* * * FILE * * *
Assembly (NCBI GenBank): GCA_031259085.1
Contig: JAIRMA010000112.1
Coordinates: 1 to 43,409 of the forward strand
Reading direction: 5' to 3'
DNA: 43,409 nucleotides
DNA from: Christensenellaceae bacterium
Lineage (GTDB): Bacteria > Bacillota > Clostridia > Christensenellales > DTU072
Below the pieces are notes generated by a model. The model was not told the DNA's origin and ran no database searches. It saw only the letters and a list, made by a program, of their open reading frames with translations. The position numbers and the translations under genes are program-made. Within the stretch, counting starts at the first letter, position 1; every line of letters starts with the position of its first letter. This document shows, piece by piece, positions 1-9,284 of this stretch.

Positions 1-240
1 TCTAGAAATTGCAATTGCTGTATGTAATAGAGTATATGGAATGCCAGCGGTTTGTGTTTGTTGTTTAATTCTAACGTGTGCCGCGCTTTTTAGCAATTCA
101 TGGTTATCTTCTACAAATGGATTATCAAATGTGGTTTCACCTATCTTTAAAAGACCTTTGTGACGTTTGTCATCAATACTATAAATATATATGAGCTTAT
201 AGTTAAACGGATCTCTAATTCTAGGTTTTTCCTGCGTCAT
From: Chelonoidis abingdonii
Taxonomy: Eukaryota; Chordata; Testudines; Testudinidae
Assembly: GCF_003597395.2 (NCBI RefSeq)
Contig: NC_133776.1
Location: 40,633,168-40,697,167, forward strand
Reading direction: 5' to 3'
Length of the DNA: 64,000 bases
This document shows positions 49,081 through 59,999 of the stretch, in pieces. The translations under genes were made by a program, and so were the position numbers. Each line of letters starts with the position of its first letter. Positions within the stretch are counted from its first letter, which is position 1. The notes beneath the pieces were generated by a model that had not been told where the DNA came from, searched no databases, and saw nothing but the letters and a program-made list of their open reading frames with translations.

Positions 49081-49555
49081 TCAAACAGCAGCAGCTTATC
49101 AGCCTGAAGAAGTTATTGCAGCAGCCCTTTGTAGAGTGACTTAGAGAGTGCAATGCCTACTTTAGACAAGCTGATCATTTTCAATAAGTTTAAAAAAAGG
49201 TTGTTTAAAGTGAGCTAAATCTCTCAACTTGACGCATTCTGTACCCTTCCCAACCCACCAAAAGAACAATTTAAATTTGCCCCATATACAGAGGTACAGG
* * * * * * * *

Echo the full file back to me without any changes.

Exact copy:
Assembly (NCBI GenBank): GCA_031259085.1
Contig: JAIRMA010000112.1
Coordinates: 1 to 43,409 of the forward strand
Reading direction: 5' to 3'
DNA: 43,409 nucleotides
DNA from: Christensenellaceae bacterium
Lineage (GTDB): Bacteria > Bacillota > Clostridia > Christensenellales > DTU072
Below the pieces are notes generated by a model. The model was not told the DNA's origin and ran no database searches. It saw only the letters and a list, made by a program, of their open reading frames with translations. The position numbers and the translations under genes are program-made. Within the stretch, counting starts at the first letter, position 1; every line of letters starts with the position of its first letter. This document shows, piece by piece, positions 1-9,284 of this stretch.

Positions 1-240
1 TCTAGAAATTGCAATTGCTGTATGTAATAGAGTATATGGAATGCCAGCGGTTTGTGTTTGTTGTTTAATTCTAACGTGTGCCGCGCTTTTTAGCAATTCA
101 TGGTTATCTTCTACAAATGGATTATCAAATGTGGTTTCACCTATCTTTAAAAGACCTTTGTGACGTTTGTCATCAATACTATAAATATATATGAGCTTAT
201 AGTTAAACGGATCTCTAATTCTAGGTTTTTCCTGCGTCAT
From: Chelonoidis abingdonii
Taxonomy: Eukaryota; Chordata; Testudines; Testudinidae
Assembly: GCF_003597395.2 (NCBI RefSeq)
Contig: NC_133776.1
Location: 40,633,168-40,697,167, forward strand
Reading direction: 5' to 3'
Length of the DNA: 64,000 bases
This document shows positions 49,081 through 59,999 of the stretch, in pieces. The translations under genes were made by a program, and so were the position numbers. Each line of letters starts with the position of its first letter. Positions within the stretch are counted from its first letter, which is position 1. The notes beneath the pieces were generated by a model that had not been told where the DNA came from, searched no databases, and saw nothing but the letters and a program-made list of their open reading frames with translations.

Positions 49081-49555
49081 TCAAACAGCAGCAGCTTATC
49101 AGCCTGAAGAAGTTATTGCAGCAGCCCTTTGTAGAGTGACTTAGAGAGTGCAATGCCTACTTTAGACAAGCTGATCATTTTCAATAAGTTTAAAAAAAGG
49201 TTGTTTAAAGTGAGCTAAATCTCTCAACTTGACGCATTCTGTACCCTTCCCAACCCACCAAAAGAACAATTTAAATTTGCCCCATATACAGAGGTACAGG